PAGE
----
“Everything that you want is on the other side of fear” – George Addair
Abuse of any kind is ugly and painful. Most victims want to be cleansed from the residue of abuse but often find the stains are difficult to remove. I sat in silence while I was married to my abuser for several years. The silence somehow protected my children and myself from the harshness of admitting and leaving from Domestic Abuse. When we sat in silence, everyone around us was happy to see the façade of a happy family. It wasn’t until we told the truth that we discovered how much people could really handle. The day that my husband attacked was the most silent day of all. I didn’t call the police or call help. I was in shock and he called all the shot that day. I didn’t know who to tell, my kids sat in silence, and we just clung together. When I did tell a few people, they were shocked and many minimized the instant as a “Lover’s Quarrel”. It was much more than that and we sat in fear for months.
My blessing was the fact that I got counseling for several months following the attack. The counselor helped me to understand my abuse and how it affected my children. Later a different, counselor helped me to understand the importance of sharing my story. Here are 3 reasons to share your story of abuse.
There is Healing and Strength When You Tell the Story:
When you sit in silence, it wears you down physically, mentally, emotionally, and spiritually. When I sat in silence, I was at my weakest point. My abuser knew that he was in control and he could easily attack me. My weary body and mind could not fight. I was unable to fight back. Talking to a counselor gave me the strength and courage to fight.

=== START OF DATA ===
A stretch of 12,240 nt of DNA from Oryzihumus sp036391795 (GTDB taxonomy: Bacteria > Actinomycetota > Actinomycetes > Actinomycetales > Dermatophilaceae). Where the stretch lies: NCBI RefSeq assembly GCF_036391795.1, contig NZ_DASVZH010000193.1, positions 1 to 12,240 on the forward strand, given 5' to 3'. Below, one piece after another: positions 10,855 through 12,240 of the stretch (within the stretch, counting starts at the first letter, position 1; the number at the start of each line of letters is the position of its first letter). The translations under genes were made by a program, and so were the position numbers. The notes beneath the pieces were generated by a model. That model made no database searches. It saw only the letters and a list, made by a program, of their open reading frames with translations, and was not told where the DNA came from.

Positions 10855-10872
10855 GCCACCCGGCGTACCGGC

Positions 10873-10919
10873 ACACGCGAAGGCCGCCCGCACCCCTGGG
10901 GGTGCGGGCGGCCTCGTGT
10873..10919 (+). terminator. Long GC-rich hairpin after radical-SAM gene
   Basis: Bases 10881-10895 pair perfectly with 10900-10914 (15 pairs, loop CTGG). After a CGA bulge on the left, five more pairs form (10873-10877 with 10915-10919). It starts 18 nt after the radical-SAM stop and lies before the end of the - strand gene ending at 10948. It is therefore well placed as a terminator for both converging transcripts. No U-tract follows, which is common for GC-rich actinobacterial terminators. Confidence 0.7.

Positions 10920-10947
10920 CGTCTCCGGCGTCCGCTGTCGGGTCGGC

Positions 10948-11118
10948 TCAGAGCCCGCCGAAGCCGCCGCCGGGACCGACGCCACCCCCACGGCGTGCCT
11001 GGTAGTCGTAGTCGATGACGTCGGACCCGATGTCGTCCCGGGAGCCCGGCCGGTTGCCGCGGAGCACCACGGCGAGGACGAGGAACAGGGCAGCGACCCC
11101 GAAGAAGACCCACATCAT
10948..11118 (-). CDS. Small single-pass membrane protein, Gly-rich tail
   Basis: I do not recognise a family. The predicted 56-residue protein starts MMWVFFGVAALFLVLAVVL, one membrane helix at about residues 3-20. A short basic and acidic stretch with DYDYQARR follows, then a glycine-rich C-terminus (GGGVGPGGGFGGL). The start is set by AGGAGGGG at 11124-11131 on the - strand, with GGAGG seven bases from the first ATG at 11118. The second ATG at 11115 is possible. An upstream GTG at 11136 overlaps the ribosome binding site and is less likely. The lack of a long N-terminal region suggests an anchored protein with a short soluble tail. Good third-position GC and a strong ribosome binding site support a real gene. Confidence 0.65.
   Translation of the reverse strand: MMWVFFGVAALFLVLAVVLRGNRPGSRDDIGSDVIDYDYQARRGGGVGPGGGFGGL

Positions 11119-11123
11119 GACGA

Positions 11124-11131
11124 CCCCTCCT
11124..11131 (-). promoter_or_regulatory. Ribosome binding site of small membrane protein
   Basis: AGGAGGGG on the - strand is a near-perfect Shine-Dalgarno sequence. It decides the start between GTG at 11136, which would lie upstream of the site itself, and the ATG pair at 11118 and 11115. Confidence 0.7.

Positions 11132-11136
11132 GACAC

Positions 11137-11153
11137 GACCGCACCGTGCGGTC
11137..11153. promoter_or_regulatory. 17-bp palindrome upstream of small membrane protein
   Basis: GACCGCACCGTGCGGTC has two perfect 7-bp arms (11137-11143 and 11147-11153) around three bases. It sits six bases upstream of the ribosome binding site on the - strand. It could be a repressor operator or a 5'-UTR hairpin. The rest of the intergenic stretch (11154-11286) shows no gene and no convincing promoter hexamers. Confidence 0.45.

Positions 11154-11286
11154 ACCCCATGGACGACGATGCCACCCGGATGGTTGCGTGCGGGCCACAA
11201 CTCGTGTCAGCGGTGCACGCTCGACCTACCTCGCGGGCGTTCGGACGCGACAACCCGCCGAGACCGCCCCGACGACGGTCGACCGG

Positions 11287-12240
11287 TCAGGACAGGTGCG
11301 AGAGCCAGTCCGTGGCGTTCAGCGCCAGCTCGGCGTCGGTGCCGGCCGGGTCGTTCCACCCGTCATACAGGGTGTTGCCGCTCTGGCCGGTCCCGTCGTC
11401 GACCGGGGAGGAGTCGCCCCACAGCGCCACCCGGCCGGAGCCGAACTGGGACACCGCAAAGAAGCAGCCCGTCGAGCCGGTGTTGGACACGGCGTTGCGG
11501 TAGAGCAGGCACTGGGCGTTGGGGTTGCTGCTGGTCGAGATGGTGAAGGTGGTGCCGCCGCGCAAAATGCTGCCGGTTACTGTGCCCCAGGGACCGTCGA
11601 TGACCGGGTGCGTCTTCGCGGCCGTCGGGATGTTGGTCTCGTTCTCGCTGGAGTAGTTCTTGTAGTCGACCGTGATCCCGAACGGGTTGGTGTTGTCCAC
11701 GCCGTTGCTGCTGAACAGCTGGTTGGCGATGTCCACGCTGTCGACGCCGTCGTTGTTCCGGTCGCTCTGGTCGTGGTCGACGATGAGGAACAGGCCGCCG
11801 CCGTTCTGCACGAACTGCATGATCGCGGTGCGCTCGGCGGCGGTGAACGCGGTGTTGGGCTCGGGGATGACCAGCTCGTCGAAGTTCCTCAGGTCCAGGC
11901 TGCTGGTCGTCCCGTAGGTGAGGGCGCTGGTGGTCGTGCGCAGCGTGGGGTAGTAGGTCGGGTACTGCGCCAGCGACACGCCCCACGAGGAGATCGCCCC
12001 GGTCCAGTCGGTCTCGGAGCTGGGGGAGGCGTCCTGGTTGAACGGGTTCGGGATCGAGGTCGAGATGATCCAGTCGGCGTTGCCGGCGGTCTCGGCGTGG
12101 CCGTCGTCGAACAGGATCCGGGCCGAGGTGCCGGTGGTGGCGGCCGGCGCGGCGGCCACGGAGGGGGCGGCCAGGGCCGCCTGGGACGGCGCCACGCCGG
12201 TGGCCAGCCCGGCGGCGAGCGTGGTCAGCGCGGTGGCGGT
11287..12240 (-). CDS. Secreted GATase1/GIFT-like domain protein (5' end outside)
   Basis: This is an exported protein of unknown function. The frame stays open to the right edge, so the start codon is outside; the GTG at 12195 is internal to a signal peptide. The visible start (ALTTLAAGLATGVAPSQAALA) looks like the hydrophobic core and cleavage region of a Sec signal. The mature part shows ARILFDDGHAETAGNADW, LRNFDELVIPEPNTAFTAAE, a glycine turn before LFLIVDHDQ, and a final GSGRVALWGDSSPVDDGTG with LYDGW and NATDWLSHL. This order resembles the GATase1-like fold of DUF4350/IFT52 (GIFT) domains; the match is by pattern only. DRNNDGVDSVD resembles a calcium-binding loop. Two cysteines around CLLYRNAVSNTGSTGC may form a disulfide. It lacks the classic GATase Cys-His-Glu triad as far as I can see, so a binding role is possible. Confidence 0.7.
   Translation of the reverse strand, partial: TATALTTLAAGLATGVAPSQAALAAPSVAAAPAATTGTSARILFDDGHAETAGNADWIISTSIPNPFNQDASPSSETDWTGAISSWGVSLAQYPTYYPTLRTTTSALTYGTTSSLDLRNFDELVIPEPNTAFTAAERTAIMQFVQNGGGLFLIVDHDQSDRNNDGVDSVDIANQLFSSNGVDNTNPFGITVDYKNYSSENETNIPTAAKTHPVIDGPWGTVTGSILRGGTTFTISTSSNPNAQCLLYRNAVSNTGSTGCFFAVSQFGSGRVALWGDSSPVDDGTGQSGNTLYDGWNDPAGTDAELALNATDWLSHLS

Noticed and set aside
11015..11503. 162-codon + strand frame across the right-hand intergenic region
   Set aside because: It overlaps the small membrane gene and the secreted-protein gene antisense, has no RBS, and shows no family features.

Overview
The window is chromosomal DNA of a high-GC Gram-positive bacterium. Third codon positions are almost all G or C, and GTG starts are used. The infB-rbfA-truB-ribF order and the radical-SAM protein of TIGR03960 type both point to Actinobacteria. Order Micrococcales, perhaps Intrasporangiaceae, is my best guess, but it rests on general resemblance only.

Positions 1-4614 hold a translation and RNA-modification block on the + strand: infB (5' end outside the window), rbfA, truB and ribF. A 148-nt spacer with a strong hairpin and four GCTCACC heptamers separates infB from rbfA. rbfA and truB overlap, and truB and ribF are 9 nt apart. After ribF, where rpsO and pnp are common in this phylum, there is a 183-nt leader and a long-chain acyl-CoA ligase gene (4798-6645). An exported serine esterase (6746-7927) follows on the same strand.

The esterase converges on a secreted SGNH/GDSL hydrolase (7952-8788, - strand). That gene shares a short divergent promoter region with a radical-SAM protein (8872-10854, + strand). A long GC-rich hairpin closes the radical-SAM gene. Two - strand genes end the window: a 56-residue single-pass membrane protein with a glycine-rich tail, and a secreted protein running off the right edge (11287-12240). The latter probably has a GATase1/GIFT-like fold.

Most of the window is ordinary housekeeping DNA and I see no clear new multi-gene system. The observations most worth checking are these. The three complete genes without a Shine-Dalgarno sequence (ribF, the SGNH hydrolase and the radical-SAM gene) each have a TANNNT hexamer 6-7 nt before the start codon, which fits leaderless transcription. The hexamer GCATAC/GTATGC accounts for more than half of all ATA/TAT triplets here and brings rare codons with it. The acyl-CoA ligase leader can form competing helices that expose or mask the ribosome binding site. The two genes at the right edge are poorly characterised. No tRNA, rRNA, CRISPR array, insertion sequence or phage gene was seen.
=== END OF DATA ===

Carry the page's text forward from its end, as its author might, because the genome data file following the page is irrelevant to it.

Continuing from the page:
My definition of fighting back is the following:
1) Protecting Your Kids and Yourself
2) Asking for help
3) Leaving Your Abuser
4) Create Your Exit/Safety Plan
5) Finding Resources
6) Get a Strong Support System
Telling Your Story Provides Educates Other People:
Most people only identify with the physical abuse of Domestic Violence. However, physical abuse is always partnered with mental, emotional, verbal, sexual, spiritual, and financial abuse. In addition, Abuser’s also abuse children in one or more of the listed forms. By telling your story, you educate people about the signs of abuse. If people don’t know the signs, they can’t help effectively (there are people that try help and make things worse). By sharing your story with one person, you could help an entire family.
Telling Your Story Can Give Comfort:
Victims are ashamed, embarrassed, isolated and feel guilty. They usually suffer alone and find it hard to fit into mainstream society. It helps to know that someone truly understands and you don’t have to explain or defend yourself. Knowing that you are not alone makes all the difference in the world. You may never know who you reach, but just know that your story can help someone else get out alive.
Victims die every day because people don’t want to talk about Domestic Violence. I will talk a personal stand and tell my story no matter what. I have decided to be free and not to be trapped by fear, shame, embarrassment, isolation or guilt. I will not sit in silence.